I’m sure it’s a long journey from Nazareth to Bethlehem when you’re walking. It’s only a little over 100 km, but, back in the day, there’d only be a dusty dirt road made by the caravans and soldiers who travelled the route. It sure would have felt long. Even more so, if you’re pregnant. It would be nice to think riding a donkey would help, but you’d probably be more comfortable walking. Let the donkey carry the luggage over this bumpy, uneven terrain.
Even getting this far was quite the journey. When you’re expecting to begin married life quietly, in a relatively unknown corner of Judea, and suddenly there’s an angel and things change, well, Mary would have had a lot on her mind. Joseph, too. Carpentry was a good trade, but it didn’t make a lot of money and he wasn’t expecting an instant family or the Roman census that demanded they travel. It wasn’t good timing.
Then there was the whole child of God thing. That’s a lot of pressure, a lot of expectations, a lot of - well, who knows what? Who knows where that’s going? But let’s get to Bethlehem and find somewhere to have the baby. We just need to get to Bethlehem.
For shepherds, minding their flocks outside of town, the geographical distance to find the baby wasn’t that far to travel. But the social one was. Shepherds were the lowest of the low in society back then, but that night, they felt like royalty. Angels told them the best news and sent them to find Mary and Joseph and the child lying in the manger. No one would believe we were worthy, they might have thought, we just need to get to Bethlehem.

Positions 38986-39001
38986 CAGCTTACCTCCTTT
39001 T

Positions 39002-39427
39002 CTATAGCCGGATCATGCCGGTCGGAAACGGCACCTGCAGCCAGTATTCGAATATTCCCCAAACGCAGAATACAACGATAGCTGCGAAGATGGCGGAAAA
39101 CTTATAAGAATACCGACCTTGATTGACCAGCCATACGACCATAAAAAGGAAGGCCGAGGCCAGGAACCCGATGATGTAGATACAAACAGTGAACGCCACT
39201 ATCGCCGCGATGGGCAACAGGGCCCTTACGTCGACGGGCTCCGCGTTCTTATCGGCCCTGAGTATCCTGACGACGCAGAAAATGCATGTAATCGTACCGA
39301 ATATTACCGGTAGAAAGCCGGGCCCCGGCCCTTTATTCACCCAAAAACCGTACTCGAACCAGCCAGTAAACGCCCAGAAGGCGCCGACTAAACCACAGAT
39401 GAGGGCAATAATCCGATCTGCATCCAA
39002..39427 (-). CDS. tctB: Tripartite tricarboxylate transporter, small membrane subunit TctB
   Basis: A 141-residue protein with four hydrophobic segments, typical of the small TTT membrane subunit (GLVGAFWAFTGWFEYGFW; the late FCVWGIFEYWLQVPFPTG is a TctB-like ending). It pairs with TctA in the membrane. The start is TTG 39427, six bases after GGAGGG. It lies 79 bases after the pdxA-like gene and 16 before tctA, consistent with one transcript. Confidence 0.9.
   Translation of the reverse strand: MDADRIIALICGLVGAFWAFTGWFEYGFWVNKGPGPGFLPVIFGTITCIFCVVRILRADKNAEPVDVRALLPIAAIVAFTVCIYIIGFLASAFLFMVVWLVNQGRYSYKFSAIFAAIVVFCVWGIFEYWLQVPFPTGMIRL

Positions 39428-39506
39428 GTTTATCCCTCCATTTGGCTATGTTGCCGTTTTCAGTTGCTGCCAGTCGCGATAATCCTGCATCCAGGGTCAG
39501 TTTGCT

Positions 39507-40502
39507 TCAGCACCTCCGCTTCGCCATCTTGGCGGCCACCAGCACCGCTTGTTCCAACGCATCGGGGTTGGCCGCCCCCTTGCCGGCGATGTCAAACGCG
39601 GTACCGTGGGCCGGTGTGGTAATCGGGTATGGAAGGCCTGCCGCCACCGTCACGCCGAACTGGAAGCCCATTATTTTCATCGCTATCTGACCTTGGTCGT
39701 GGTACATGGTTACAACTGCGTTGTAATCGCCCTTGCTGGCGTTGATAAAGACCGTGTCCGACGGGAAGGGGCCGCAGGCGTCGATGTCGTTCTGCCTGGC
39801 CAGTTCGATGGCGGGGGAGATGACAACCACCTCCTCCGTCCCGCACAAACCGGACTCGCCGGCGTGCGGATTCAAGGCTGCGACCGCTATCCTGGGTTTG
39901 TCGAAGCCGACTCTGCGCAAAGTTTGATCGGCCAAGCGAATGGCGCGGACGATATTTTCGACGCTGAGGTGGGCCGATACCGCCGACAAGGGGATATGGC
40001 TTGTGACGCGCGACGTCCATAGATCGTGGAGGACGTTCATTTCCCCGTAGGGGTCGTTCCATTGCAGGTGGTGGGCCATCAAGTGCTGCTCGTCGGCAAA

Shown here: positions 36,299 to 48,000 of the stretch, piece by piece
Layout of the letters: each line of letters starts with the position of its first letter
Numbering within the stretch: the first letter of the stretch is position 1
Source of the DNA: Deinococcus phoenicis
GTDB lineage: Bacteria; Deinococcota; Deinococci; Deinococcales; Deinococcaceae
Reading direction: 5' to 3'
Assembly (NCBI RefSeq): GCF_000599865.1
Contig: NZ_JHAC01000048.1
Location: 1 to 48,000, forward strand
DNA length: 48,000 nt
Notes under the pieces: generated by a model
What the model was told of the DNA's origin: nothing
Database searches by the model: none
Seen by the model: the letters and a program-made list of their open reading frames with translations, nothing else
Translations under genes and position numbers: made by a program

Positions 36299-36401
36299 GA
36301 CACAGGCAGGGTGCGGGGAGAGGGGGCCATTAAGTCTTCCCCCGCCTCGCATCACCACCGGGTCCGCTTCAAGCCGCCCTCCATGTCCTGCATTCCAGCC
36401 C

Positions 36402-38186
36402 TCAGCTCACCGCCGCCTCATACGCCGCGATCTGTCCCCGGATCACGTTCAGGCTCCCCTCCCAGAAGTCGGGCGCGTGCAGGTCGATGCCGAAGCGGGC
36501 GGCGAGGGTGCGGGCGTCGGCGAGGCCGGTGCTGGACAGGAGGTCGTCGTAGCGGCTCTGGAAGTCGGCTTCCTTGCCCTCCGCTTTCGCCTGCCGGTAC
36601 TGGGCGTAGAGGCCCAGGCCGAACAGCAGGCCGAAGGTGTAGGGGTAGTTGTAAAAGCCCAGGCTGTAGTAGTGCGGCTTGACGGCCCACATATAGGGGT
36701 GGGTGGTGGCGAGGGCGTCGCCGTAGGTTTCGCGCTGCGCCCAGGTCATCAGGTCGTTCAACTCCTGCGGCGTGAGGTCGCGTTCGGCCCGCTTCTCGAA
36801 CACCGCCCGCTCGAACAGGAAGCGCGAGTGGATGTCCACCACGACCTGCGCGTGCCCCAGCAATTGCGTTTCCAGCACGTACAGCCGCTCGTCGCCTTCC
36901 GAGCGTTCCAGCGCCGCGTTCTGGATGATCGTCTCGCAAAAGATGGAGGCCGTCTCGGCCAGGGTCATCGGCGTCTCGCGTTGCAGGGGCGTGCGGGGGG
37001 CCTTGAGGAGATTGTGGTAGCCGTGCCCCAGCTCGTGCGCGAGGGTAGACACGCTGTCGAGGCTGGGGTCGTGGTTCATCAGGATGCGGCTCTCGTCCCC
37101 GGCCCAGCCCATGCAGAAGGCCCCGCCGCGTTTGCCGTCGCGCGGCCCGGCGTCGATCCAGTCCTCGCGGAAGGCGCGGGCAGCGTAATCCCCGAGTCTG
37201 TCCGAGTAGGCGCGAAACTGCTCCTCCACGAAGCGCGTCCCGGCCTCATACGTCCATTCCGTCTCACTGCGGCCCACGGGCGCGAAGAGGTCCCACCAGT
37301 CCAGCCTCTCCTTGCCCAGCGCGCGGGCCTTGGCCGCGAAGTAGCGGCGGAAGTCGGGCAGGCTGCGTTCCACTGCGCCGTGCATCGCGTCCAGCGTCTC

But if you’re looking for a long, complicated journey, the magi certainly fit the bill. From far to the east, magi followed a sign, a star, they believed would lead them to the Promised One, a new king that would change everything. Sure, as wise astronomers, they knew what they were doing, tracking the star and figuring out a route, and maybe they had camels and were reasonably well off. But they still had distance and Herod to contend with. I don’t imagine the current king was comfortable with their arrival looking for the new one. And I doubt a child of poor parents in a tiny town in the backend of the Roman empire was what they were expecting to find. I’m sure they were glad to reach their destination, to finally get to Bethlehem.
That’s just it, though. Bethlehem isn’t the destination. It’s not the end of the journey, it’s the beginning. Not just for Jesus, but for all of us.
It was the beginning of a new family. Perhaps Mary and Joseph were anxious about what might be ahead for their new son. But I hope they also knew the joy of a newborn and were filled with hope for the future.
For the shepherds, they might have felt the beginning of a new sense of wonder and well being. They were chosen to be the first to hear the news. At the very least, they would have been filled with hope for the future.
And the magi went home having found what they sought. They didn’t just escape Herod, they stepped boldly into the hope of a promise fulfilled.
Come to the manger this Christmas. Perhaps you’ll find not the end of a journey, but the beginning of one.